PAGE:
Kristen Stewart, the American actress best-known for her role as Bella in the The Twilight Saga films, was forced to apologise this weekend after comparing the experience of media attention from the paparazzi to the sensation of being "raped".
The comments, made during a recent magazine interview, outraged support groups for rape victims and drew intense criticism of the actress who has often spoken out against rape, even playing the role of a rape victim in the 2004 film Speak.
In an interview published in Elle magazine last week, Ms Stewart said: "What you don't see are the cameras shoved in my face and the bizarre intrusive questions being asked, or the people falling over themselves, screaming and taunting to get a reaction," she said. "The photos are so – I feel like I'm looking at someone being raped."
This weekend Ms Stewart, who is up for Best Female Performance at this year's MTV Movie Awards, was contrite. In an interview with People magazine, she said: "I made an enormous mistake – clearly and obviously. And I'm really sorry about my choice of words. I've made stupid remarks before, and I've always reasoned 'whatever'. They can think what they want."
She added: Violated' definitely would have been a better way of expressing the thought. People thinking that I'm insensitive about this subject rips my guts out.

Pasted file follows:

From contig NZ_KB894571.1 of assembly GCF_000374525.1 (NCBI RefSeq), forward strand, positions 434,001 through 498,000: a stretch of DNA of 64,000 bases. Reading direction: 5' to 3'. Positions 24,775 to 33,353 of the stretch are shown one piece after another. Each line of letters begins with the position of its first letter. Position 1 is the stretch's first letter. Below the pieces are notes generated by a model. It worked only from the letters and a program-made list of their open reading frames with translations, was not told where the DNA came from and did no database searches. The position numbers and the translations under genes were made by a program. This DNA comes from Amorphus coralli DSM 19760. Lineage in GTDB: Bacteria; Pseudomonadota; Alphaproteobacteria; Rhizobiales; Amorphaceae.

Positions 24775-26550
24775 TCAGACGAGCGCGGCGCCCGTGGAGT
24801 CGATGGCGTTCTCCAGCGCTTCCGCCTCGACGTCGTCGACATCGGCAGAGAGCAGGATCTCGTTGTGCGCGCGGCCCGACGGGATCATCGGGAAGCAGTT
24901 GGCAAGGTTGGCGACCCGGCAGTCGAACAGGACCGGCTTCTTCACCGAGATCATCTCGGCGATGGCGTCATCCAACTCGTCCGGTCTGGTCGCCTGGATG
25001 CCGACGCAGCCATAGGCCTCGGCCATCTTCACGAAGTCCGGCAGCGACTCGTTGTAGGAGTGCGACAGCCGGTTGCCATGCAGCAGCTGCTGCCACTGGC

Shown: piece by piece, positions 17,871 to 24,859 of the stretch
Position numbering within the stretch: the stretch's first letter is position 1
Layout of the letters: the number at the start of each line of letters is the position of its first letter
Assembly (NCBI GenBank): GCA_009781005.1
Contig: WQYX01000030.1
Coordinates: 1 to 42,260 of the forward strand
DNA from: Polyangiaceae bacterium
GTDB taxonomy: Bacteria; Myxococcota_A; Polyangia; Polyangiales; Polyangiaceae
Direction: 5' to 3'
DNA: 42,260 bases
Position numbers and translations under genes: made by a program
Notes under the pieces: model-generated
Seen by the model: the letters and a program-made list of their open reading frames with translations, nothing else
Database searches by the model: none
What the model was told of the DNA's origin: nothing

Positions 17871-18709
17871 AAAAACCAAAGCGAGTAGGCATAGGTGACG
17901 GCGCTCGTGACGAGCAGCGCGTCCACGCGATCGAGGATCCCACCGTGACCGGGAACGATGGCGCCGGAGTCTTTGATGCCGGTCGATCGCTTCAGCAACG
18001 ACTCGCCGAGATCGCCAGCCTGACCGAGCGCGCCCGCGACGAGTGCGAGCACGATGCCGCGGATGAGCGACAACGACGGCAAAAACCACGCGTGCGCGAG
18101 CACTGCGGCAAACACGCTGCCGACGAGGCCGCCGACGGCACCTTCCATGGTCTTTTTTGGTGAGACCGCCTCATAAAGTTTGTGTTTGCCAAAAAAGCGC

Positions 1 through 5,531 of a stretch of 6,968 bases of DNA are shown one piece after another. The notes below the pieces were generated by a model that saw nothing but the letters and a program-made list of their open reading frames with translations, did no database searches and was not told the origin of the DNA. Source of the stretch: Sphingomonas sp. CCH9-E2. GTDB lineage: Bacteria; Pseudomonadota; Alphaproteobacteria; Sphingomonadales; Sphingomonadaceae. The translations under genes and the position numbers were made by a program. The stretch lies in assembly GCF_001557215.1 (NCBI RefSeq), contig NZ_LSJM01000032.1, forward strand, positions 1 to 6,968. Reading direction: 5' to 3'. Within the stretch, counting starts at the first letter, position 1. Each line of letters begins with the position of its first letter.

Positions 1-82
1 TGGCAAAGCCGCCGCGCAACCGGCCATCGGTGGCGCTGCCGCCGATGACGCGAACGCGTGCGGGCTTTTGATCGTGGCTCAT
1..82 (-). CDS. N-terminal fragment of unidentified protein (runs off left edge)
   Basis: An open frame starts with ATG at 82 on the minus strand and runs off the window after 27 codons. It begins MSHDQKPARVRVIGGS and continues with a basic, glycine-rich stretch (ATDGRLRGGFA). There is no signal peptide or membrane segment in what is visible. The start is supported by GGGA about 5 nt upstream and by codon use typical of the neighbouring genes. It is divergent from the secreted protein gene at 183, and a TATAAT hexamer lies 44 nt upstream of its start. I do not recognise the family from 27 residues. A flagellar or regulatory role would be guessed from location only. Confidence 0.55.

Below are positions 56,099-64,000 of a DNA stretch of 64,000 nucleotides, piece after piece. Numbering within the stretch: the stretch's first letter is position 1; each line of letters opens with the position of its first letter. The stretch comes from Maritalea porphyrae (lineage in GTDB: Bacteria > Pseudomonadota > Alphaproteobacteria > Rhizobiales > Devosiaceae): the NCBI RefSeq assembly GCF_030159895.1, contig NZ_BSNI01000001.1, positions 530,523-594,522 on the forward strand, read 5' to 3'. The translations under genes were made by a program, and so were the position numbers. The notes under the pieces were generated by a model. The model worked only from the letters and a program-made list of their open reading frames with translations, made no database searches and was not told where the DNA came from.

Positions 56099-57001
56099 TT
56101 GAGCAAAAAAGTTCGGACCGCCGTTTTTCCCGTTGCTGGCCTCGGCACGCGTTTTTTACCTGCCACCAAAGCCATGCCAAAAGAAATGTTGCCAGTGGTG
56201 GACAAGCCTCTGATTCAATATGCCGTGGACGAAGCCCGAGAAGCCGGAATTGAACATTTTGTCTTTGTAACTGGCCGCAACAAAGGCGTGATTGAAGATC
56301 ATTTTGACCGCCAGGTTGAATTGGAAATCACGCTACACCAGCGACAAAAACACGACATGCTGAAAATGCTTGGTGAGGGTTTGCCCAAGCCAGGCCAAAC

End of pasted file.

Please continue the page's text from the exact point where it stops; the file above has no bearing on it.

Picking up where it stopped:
"I made a big mistake."
Stewart, who is currently promoting The Twilight Saga: Eclipse, the third instalment of the series in Korea, has in the past delivered public service announcements for the Rape, Abuse and Incest National Network. Yesterday, the organisation issued a statement saying it appreciated her apology and looks forward to working with her again in the future.
Among those likely to be less worried about the publicity generated by the outburst are Little, Brown, the publishers of Stephanie Meyer's latest Twilight book, The Short Second Life of Bree Tanner, which was released amid fanfare yesterday. The first copies of one of this year's most hotly anticipated new books were delivered by a group of "werewolf" pallbearers to Waterstone's flagship Piccadilly store in central London.
Ms Stewart's outburst is the latest controversy surrounding Hollywood stars who have condemned press intrusion.
A man accused of stalking Keira Knightley walked free last week after the actress refused to attend court to give evidence against him. Marek Daniluk was arrested in February after being accused of bombarding the actress with gifts and letters and attempting to grab her arm outside a West End theatre.
Nicole Kidman has said she fears for her life at the hands of the paparazzi and now employs 24-hour security. In 2005 she won an injunction to keep two freelance cameramen away from her family. She later took one of them, Jamie Fawcett, to court, accusing him of planting a listening device outside her Sydney home. All charges were subsequently dropped.
Julia Roberts has also been embroiled in dramatic encounters with cameramen who attempted to snap her as she collected her children from school. One ordeal in 2007 saw her pursue a car full of photographers, pull them over, and tell them to stop using their cameras
"I want to talk to you about the fact that you're at a school where children go," she is reported to have told one. "Turn it off!"